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Re: orion-list Essenes, Zias article, etc.

Dear Leo Abrami,

	I do not ignore the copper scroll; I have written (in JJS and
elsewhere) that is is an Essene list, including items for a future temple.
	Not everything at Masada, or Massadah, if you prefer two s's  :-) ,
was brought there by zealots; no S, Essene pesharim, nor MMT was found
	You are of course free to believe as you choose, yet you presented
nothing that will erase Essene presence at Qumran.
	Indeed not all Qumran texts have one place of origin. Can we agree,
then, that Golb's claim that they all have a Jerusalem origin is dogma?

Dear David Suter,

	Thanks for your observation about de Vaux. Mr. Abrami may have
missed my point that de Vaux was a latercomer to the Essene realization,
after Sukenik, Brownlee, Dupont-Sommer, and many others. Also, was de Vaux
relying on his anthropologist rather than making such determinations
himself? Unfortunately, there are false myths and assumptions about the
history of Qumran scholarship. There never was a simple Christian vs.
Jewish split on such questions. Furthermore, temporary alliances of
conflicting ideological methodologies (types of Biblical minimalisms,
Biblical chauvinisms, feminisms, etc.) come and go. Qumran research has
benefited unquestionably from scholars Jewish, Christian, and other.

Dear Christophe Batsch,

	Alas, your pronouncement about Essene peacefulness being a recent
invention is false, as a rereading of the ancient sources (and ancient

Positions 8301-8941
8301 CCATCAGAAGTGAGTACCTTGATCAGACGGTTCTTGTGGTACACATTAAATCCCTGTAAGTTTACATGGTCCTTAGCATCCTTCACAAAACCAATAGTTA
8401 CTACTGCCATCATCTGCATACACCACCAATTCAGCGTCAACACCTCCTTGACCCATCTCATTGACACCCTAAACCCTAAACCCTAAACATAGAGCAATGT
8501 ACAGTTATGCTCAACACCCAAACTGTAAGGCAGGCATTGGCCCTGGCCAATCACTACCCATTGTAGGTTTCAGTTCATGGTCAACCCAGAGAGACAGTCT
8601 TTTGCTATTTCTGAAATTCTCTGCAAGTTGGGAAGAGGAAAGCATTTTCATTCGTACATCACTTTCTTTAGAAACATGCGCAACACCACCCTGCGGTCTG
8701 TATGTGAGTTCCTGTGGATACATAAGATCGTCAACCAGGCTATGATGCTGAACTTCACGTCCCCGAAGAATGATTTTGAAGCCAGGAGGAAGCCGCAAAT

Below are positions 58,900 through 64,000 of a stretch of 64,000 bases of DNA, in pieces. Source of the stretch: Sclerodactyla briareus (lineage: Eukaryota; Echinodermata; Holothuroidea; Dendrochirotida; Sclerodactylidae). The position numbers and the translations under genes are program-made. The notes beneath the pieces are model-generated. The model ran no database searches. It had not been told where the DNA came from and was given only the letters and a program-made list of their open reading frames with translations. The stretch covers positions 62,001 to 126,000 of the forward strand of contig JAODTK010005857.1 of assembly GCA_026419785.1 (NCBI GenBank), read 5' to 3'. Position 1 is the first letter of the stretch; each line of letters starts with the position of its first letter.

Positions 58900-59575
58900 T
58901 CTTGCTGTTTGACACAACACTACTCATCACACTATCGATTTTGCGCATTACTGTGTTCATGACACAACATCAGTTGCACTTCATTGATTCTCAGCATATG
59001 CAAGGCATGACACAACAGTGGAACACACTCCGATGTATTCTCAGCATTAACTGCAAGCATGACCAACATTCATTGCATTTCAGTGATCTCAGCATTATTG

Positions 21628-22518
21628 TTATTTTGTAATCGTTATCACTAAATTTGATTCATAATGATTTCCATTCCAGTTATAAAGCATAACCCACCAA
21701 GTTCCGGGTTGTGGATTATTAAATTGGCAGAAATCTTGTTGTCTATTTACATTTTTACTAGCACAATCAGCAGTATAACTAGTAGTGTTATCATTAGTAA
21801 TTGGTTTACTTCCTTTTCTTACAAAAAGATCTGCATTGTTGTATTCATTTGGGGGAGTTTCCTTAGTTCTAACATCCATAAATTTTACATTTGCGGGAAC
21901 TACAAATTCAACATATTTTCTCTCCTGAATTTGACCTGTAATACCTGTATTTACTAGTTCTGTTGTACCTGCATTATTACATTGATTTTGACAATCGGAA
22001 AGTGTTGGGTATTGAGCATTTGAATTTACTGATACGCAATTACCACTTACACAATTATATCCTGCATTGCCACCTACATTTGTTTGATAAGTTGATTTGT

archaeology) will suffice to show. The one mere apparent exception is John,
a single former Essene, who, Josephus said, joined the war; notice this was
no Essene batallion. Many, IMO, fled east of the Jordan. I agree with
Allegro that zealots had probably taken Qumran, which was then clearly not
a fort, before the Roman army arrived there. The War Scroll war never
happened; though its thought-world resembles Daniel and Revelation of John,
moreso than 1,2 Maccabees.
	On the other hand, I found very useful, thank you, your posts on
4Q448, with bibliography and notes on E. Main's fine article. Would that G.
Doudna had make more use of your indications. Instead, even recently, he
wrote on orion that "of course" Qumran was Jannaeus's place. Not only is
there no evidence for that, but 4Q448 (among other things) is plainly
against it--even if one accepted (which I don't) a minority view of a shin
rather than an ayin as first letter of col. B. Doudna ignored your help.
This is all the more curious, among other reasons, in that Doudna himself
had earlier written on orion that 4Q448's praise (he brought 1QH as a
parallel) was more appropriate taken as directed toward God than to a king.
Jannaeus, after all, is the most plausible candidate for the Qumran ms
wicked priest, as seen by the Essenes, the self-described observers of
torah, linked by Philo with osios, inclination to observe God's law, and
therapeutae theou, those who wait on God and do his will.

best wishes,
Stephen Goranson

For private reply, e-mail to Stephen Goranson <goranson@duke.edu>
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